affected in this than you did in some of the other dramas and disasters. hey, nan, knowing how large pakistan's need is, why do you think people or the government and private entities have not been as generous as before? >> i think that these are one of these very -- kind of a million dollar question. it's probably a range of issues. there is no question that floods, in and of themselves, rarely have the kind of attention nor receive the kinds of funds we do in other disasters. that's true at the american red cross. we can have extensive flooding in the midwest and the amount of public outpouring is usually less than wildfires on the west coast or a hurricane in the gulf or in florida. so floods across the world do not -- don't have the kind of compelling imagery we get in earthquakes and other disasters. i also think pakistan is far away. there is a political dimension. it's a rural area. you don't have big cities being inundated. it's a range of issues.
>> you talk about the hurricane and the fifth anniversary of katrina is next week. it was one of the worst hurricanes in the united states. put it in global perspective for us as compared to the floods in pakistan. >> well, we are not always keen to rank disasters because for the individuals and communities and countries affected by them, they are enormous. the important thing to remember here is that it is a huge number of people and while the death toll is low, we don't know where this is going either in terms of an outbreak of infectious disease or cholera with so much water being infected, but also what i'm really paying attention to is the migration of people. are they going to stay in the bread basket in the central plateau or go to urban areas which is going to be the tendency that people lost assets and their household. that migration will potentially have knock-on effects in terms of disasters even a year, two, three later. that's a hard thing to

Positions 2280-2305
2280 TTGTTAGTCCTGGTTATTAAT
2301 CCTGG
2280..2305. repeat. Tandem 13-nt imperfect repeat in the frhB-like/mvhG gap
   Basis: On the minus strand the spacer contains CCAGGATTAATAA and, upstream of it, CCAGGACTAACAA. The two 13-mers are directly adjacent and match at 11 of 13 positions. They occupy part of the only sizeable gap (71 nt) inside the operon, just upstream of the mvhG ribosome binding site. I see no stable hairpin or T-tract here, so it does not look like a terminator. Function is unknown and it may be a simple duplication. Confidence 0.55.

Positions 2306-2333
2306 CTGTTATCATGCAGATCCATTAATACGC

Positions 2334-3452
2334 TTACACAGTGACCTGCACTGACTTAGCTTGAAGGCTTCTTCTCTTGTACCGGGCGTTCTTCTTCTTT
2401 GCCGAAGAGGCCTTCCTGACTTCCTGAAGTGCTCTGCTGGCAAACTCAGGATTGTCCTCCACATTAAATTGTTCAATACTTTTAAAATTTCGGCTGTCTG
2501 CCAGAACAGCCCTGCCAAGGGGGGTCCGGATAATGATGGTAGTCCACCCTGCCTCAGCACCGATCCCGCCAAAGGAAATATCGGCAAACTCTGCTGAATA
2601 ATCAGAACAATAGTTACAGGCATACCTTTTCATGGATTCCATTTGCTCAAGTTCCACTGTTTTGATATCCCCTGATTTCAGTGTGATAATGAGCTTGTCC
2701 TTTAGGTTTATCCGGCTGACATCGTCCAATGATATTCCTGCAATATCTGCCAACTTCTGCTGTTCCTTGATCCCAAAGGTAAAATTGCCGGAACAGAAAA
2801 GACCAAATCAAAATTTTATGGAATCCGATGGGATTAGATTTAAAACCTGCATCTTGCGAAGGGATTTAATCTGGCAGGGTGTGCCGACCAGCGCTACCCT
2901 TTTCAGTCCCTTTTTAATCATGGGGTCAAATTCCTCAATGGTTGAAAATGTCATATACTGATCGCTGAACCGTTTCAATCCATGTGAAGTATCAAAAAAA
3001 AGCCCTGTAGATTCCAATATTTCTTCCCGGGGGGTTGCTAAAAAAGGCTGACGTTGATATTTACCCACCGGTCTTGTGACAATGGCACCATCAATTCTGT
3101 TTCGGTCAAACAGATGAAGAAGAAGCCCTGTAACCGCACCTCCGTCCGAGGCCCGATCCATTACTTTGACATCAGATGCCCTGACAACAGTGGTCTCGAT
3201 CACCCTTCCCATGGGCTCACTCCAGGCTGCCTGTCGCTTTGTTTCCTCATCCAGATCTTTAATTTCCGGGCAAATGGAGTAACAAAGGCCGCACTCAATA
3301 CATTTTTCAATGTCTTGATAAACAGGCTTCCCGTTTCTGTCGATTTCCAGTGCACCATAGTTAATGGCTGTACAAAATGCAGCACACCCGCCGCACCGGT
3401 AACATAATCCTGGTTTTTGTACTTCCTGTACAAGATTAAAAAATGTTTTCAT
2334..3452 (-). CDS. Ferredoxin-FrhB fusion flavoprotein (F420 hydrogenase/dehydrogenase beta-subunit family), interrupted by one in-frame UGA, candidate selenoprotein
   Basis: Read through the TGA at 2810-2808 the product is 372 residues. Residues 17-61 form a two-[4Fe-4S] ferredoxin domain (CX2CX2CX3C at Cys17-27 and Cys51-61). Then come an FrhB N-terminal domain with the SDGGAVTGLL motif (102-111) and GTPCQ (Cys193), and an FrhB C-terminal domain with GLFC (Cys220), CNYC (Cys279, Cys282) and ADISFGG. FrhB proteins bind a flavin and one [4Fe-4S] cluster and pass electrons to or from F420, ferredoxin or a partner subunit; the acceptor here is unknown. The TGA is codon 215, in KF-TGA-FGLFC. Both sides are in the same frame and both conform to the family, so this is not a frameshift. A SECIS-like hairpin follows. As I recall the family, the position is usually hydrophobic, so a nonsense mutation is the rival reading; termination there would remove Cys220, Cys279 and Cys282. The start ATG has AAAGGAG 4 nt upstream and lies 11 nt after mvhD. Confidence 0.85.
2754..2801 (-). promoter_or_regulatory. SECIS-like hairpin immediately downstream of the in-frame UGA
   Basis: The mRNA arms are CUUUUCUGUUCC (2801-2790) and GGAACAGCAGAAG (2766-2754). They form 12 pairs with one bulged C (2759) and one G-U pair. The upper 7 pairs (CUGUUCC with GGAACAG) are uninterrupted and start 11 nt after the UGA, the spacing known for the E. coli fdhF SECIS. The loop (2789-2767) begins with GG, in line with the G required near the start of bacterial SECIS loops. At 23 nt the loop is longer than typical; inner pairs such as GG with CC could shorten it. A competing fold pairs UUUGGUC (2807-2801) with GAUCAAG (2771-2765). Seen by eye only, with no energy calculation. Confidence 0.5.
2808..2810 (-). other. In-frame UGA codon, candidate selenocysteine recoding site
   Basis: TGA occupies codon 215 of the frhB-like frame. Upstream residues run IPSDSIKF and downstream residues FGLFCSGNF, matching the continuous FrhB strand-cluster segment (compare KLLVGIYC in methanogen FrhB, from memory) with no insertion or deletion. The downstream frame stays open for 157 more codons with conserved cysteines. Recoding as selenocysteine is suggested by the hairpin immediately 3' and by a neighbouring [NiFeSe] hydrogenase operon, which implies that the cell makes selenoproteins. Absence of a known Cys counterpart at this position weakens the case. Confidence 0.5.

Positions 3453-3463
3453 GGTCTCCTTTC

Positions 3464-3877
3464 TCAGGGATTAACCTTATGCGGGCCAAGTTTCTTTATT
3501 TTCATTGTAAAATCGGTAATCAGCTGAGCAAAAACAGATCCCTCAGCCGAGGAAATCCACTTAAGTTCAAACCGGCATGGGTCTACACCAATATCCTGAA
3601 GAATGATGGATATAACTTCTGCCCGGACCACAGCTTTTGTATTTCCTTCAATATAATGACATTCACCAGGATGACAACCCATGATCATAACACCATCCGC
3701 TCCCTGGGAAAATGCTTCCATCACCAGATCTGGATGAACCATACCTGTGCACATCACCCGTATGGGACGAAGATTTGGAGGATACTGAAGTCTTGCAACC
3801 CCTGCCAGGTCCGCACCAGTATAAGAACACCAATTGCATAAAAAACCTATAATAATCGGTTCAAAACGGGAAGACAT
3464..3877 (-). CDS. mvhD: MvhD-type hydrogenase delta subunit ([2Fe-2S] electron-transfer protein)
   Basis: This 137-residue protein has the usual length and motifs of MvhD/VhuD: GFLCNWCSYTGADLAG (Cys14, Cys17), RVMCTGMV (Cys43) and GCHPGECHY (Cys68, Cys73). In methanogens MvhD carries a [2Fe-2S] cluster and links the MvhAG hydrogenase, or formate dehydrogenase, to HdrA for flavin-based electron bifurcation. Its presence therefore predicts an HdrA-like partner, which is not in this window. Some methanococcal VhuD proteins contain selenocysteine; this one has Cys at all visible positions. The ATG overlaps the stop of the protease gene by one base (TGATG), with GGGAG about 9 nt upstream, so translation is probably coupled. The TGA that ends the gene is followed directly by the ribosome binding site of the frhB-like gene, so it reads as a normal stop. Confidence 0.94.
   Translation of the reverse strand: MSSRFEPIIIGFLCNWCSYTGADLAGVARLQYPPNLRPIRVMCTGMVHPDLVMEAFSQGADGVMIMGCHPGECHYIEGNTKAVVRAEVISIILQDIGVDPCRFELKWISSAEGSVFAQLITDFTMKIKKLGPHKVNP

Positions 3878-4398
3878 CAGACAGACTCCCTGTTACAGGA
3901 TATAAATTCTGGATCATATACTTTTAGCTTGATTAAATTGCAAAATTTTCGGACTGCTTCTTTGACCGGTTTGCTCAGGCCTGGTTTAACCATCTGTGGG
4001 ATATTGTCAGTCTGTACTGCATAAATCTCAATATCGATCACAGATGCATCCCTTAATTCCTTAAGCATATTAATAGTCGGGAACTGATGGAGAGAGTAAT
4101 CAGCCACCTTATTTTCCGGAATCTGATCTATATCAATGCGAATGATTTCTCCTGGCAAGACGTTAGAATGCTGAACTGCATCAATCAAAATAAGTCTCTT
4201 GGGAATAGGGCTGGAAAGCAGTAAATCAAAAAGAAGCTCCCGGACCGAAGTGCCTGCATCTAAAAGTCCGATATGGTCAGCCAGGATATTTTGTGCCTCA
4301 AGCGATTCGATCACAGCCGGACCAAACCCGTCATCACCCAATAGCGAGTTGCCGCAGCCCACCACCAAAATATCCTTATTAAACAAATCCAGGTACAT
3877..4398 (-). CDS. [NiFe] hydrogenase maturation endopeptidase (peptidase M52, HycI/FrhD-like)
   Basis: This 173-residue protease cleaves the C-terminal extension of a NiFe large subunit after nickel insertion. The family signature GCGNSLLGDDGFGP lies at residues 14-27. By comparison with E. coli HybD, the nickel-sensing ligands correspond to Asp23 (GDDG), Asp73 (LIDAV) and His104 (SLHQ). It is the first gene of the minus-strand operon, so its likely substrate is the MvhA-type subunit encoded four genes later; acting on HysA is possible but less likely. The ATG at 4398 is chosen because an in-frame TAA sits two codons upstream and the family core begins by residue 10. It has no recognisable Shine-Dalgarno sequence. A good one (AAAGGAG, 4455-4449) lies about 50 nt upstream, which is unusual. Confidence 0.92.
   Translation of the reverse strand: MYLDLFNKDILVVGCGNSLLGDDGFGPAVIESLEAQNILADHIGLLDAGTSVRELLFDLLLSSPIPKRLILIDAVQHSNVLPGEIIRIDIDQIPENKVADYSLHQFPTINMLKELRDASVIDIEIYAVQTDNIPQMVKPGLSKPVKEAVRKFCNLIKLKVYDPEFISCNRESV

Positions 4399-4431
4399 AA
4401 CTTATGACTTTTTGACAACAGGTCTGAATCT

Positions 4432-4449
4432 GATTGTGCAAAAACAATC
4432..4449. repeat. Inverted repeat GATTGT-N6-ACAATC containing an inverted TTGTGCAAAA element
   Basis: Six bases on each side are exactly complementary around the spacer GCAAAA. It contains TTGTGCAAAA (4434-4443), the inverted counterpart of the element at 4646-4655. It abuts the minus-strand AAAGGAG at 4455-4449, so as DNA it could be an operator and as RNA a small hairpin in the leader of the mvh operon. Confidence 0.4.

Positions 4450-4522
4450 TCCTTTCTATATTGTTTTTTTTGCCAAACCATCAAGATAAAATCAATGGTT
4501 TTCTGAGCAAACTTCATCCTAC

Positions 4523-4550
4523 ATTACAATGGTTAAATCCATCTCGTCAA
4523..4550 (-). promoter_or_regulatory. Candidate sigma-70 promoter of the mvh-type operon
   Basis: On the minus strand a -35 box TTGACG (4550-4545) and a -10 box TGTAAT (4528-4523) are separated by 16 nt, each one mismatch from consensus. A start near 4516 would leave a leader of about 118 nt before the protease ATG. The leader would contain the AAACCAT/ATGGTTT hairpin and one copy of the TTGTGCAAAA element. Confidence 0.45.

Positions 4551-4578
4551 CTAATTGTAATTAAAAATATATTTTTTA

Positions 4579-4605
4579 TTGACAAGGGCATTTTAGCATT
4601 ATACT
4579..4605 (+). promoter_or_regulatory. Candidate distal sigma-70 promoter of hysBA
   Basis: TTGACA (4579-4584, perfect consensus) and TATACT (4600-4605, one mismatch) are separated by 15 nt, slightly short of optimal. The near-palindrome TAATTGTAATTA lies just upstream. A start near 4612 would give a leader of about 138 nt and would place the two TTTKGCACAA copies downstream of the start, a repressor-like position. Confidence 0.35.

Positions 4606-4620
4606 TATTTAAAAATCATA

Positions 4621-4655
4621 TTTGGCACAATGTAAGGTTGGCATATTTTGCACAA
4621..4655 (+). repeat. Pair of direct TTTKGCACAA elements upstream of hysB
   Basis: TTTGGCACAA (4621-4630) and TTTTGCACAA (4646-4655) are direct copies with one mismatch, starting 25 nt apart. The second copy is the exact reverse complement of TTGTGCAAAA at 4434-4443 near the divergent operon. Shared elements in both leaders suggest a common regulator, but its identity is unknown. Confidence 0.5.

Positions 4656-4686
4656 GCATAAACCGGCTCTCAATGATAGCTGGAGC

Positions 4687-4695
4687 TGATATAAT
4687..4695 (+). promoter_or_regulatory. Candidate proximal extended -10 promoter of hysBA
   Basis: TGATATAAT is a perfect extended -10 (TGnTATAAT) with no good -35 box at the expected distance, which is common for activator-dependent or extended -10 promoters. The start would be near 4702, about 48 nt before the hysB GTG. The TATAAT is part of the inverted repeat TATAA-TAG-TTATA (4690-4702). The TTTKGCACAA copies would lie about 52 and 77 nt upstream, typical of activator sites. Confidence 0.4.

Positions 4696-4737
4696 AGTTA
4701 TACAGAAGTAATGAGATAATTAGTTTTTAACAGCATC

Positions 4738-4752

calculate. >> nan buzard from the american red cross. thank you very much. >> thank you, don. a mother is charged with suffocating her little boys. the murders of the two fox sports detroit l-- toddlers is unspeakable. kpe be hind it, parents who can't handle caring for their kids. help for moms and dads on the brink. >> so, ah, your seat good? got the mirrors all adjusted? you can see everything ok? just stay off the freeways, all right? i don't want you going out on those yet. and leave your phone in your purse, i don't want you texting.
>> daddy... ok! ok, here you go. be careful. >> thanks dad. >> and call me--but not while you're driving. we knew this day was coming. that's why we bought a subaru. [humming] ooh! here we go. what? whaaat? [kids giggling] announcer: you don't have to be perfect to be a perfect parent, because kids in foster care don't need perfection. they need you.